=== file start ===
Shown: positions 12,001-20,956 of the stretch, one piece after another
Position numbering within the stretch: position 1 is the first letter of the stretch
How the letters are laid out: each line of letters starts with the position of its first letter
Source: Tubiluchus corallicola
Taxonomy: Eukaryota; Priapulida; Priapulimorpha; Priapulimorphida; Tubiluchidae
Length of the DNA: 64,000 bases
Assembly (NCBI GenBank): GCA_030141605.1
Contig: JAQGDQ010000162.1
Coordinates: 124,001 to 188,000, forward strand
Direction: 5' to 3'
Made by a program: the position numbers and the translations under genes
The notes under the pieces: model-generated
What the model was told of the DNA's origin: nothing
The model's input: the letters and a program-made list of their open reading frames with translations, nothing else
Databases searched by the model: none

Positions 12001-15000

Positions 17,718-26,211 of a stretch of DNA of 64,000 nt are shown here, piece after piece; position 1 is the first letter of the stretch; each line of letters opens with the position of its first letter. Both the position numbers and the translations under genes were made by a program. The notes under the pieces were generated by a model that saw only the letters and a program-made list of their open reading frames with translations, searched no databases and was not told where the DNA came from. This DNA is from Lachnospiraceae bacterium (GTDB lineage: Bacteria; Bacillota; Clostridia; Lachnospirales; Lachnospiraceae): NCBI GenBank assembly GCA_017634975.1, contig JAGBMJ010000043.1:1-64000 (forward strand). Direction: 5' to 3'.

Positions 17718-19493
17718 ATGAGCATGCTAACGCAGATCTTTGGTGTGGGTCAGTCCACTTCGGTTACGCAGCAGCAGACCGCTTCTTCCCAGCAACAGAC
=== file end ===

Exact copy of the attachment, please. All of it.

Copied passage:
Shown: positions 12,001-20,956 of the stretch, one piece after another
Position numbering within the stretch: position 1 is the first letter of the stretch
How the letters are laid out: each line of letters starts with the position of its first letter
Source: Tubiluchus corallicola
Taxonomy: Eukaryota; Priapulida; Priapulimorpha; Priapulimorphida; Tubiluchidae
Length of the DNA: 64,000 bases
Assembly (NCBI GenBank): GCA_030141605.1
Contig: JAQGDQ010000162.1
Coordinates: 124,001 to 188,000, forward strand
Direction: 5' to 3'
Made by a program: the position numbers and the translations under genes
The notes under the pieces: model-generated
What the model was told of the DNA's origin: nothing
The model's input: the letters and a program-made list of their open reading frames with translations, nothing else
Databases searched by the model: none

Positions 12001-15000

Positions 17,718-26,211 of a stretch of DNA of 64,000 nt are shown here, piece after piece; position 1 is the first letter of the stretch; each line of letters opens with the position of its first letter. Both the position numbers and the translations under genes were made by a program. The notes under the pieces were generated by a model that saw only the letters and a program-made list of their open reading frames with translations, searched no databases and was not told where the DNA came from. This DNA is from Lachnospiraceae bacterium (GTDB lineage: Bacteria; Bacillota; Clostridia; Lachnospirales; Lachnospiraceae): NCBI GenBank assembly GCA_017634975.1, contig JAGBMJ010000043.1:1-64000 (forward strand). Direction: 5' to 3'.

Positions 17718-19493
17718 ATGAGCATGCTAACGCAGATCTTTGGTGTGGGTCAGTCCACTTCGGTTACGCAGCAGCAGACCGCTTCTTCCCAGCAACAGAC